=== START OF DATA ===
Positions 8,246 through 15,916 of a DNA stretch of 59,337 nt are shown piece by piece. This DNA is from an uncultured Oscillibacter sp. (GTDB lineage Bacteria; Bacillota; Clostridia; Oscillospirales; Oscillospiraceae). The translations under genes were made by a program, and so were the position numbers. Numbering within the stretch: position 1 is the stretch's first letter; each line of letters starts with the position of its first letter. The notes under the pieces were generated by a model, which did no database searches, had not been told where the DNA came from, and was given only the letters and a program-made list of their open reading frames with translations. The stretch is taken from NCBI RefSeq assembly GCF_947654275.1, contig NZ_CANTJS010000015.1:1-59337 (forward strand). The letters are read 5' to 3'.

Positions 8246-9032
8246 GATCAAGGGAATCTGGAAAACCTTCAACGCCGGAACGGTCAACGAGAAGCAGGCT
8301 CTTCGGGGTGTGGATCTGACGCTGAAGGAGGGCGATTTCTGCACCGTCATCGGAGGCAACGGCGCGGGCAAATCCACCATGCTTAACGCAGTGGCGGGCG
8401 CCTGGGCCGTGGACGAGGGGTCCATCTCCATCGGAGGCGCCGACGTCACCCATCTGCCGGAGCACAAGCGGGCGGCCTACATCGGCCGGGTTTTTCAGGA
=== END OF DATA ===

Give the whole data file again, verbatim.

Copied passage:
Positions 8,246 through 15,916 of a DNA stretch of 59,337 nt are shown piece by piece. This DNA is from an uncultured Oscillibacter sp. (GTDB lineage Bacteria; Bacillota; Clostridia; Oscillospirales; Oscillospiraceae). The translations under genes were made by a program, and so were the position numbers. Numbering within the stretch: position 1 is the stretch's first letter; each line of letters starts with the position of its first letter. The notes under the pieces were generated by a model, which did no database searches, had not been told where the DNA came from, and was given only the letters and a program-made list of their open reading frames with translations. The stretch is taken from NCBI RefSeq assembly GCF_947654275.1, contig NZ_CANTJS010000015.1:1-59337 (forward strand). The letters are read 5' to 3'.

Positions 8246-9032
8246 GATCAAGGGAATCTGGAAAACCTTCAACGCCGGAACGGTCAACGAGAAGCAGGCT
8301 CTTCGGGGTGTGGATCTGACGCTGAAGGAGGGCGATTTCTGCACCGTCATCGGAGGCAACGGCGCGGGCAAATCCACCATGCTTAACGCAGTGGCGGGCG
8401 CCTGGGCCGTGGACGAGGGGTCCATCTCCATCGGAGGCGCCGACGTCACCCATCTGCCGGAGCACAAGCGGGCGGCCTACATCGGCCGGGTTTTTCAGGA